Contributed by Erika del Nido
In the Ninth Circuit’s recent decision, Va Bene Trist, LLC v. Washington Mutual Bank, the United States Court of Appeals for the Ninth Circuit held that secured creditors were not required to file proofs of claim in a chapter 12 case to preserve their liens because liens ordinarily “pass through” a bankruptcy case unaffected. This default rule was most famously discussed in Dewsnup v. Timm, a chapter 7 case in which the court relied on that same rule in holding that “lien-stripping” to the value of collateral securing a loan was impermissible because such liens historically survive bankruptcy. Dewsnup’s applicability outside the chapter 7 context has been debated in the courts, and the Ninth Circuit’s recent decision indicates that Dewsnup’s rationale reaches chapter 12 cases.
Va Bene Trist, LLC, acquired a ranch in satisfaction of a loan that it made to a third party. The manager of Va Bene Trist resided at the ranch and obtained two loans, including a $1.19 million loan, in his name — not Va Bene Trist’s. The loans, however, were secured by deeds of trust on the property, which was held by Va Bene Trist, not the manager. After no mortgage payments were made for several months, a trustee’s sale was noticed, and Va Bene Trist filed for chapter 12 bankruptcy, which covers the adjustment of debts for family farmers.
The key issue before the bankruptcy court was whether the holder of the $1.19 million note, which had not filed a timely proof of claim against the debtor, held a valid secured claim against the debtor. The bankruptcy court held that it did. In a one-sentence response, the district court concluded that the argument was without merit because “[a]ppellees, as secured creditors, were not required to file a proof of claim.” In so holding, the district court cited Brawders v. County of Ventura. Although the Ninth Circuit’s opinion in Brawders does not expressly cite to Dewsnup, it supports the same principles set forth in that famous Supreme Court case. Specifically, without significant analysis of the provisions of the Bankruptcy Code, it quotes the Bankruptcy Appellate Panel: “Absent some action by the representative of the bankruptcy estate, liens ordinarily pass through bankruptcy unaffected, regardless whether the creditor holding that lien ignores the bankruptcy case, or files an unsecured claim when it meant to file a secured claim, or files an untimely claim after the bar date has passed.” Furthermore, the first case that Brawders cites in support of this proposition based its holding in part on Dewsnup.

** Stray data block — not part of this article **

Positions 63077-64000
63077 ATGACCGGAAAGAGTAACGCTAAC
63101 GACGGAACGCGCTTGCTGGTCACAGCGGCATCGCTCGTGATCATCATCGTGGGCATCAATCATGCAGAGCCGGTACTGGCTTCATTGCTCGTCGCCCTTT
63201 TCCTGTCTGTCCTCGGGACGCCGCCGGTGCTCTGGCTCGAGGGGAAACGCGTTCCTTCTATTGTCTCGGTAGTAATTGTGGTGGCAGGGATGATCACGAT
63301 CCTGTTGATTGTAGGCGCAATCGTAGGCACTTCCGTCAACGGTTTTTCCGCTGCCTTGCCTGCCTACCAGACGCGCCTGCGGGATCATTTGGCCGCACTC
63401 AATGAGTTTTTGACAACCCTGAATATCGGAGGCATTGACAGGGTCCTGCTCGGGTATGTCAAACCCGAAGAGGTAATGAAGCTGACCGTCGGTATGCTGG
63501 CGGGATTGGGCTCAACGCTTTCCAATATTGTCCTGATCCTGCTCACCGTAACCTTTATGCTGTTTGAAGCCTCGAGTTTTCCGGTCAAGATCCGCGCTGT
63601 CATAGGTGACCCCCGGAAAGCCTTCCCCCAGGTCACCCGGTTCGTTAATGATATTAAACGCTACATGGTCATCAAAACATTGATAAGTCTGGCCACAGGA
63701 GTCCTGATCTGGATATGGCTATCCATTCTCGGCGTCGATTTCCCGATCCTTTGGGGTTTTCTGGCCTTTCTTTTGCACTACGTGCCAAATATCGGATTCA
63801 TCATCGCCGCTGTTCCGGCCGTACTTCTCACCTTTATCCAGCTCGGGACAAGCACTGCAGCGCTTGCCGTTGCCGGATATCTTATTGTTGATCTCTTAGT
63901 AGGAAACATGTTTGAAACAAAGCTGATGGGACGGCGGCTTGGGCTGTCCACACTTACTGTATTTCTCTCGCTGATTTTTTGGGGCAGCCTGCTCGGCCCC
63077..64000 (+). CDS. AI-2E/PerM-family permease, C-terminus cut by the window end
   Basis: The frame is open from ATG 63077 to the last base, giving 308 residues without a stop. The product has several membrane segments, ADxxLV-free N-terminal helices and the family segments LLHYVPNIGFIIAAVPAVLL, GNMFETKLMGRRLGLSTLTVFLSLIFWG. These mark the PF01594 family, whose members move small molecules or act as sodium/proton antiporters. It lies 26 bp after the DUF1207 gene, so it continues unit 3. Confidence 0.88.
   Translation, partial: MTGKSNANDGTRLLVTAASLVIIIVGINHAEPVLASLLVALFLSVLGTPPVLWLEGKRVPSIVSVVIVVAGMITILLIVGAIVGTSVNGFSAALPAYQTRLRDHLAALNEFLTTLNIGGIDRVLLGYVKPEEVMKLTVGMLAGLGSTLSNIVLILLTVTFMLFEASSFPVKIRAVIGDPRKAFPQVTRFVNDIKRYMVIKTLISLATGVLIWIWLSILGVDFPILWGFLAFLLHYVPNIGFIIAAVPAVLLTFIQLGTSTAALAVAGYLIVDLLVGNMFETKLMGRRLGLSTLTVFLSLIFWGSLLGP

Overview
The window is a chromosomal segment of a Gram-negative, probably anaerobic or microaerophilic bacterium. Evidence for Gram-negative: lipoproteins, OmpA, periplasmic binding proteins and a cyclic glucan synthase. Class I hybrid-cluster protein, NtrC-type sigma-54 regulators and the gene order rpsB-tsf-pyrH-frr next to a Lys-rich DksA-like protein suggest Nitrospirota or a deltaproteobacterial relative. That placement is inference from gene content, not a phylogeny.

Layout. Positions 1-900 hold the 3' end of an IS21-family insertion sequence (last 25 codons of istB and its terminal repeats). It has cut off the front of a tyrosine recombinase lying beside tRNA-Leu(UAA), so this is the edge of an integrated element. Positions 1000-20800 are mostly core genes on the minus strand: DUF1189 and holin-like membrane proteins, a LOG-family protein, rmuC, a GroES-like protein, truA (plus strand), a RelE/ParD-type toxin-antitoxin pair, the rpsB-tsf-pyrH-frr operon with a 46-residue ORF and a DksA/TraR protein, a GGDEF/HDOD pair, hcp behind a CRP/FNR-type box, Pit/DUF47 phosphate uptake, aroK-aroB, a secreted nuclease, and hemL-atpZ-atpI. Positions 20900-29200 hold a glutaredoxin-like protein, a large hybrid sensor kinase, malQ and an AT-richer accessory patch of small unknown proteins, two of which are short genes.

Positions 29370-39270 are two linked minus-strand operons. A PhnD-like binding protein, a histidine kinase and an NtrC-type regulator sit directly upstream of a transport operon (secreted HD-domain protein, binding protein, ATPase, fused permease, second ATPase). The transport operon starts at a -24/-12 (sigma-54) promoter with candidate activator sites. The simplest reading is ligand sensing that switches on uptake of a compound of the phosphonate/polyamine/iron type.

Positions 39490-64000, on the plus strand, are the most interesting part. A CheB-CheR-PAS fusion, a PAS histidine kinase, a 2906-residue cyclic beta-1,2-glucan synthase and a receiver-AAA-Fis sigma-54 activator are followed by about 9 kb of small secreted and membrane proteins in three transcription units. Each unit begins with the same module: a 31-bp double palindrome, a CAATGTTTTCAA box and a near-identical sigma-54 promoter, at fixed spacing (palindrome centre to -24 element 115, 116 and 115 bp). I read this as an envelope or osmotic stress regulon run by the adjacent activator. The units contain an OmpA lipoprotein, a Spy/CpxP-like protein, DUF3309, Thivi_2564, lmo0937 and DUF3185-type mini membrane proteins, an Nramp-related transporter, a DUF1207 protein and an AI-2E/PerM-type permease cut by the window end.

The Ninth Circuit looked to Brawders in affirming the district court’s ruling that secured creditors are not required to file a proof of claim to preserve a lien in a chapter 12 case. The court simply asserted that the claimants were secured creditors, so failure to timely file a proof of claim would not bar them from asserting their secured claim.
In holding that a secured creditor is not required to file a proof of claim in a chapter 12 case to preserve its lien, the Ninth Circuit followed a long line of cases holding that liens generally survive a bankruptcy case unaffected. As we have noted in a previous blog entry, though, many of these decisions suffer from a lack of in-depth discussion about the specific provisions of the Bankruptcy Code that may affect the decision.
But how does Va Bene relate to chapter 11? Notably, the effect of confirmation of a chapter 12 plan, as set forth in section 1227(c) of the Bankruptcy Code, is different from the effect of confirmation of a chapter 11 plan, as set forth in section 1141(c) of the Bankruptcy Code. Section 1227(c) only vests property in the debtor “free and clear of any claim or interest of any creditor provided for by the plan” (emphasis added). Section 1141(c), however, does not require that the creditor be provided for by the plan, but states that “property dealt with by the plan” revests in the reorganized debtor free and clear. Few courts have yet to address this distinction, and it remains to be seen how far Dewsnup applies in the chapter 11 context. Neverthess, the legacy of Dewsnup lives on in this opinion and extends Dewsnup’s principles to chapter 12 cases.
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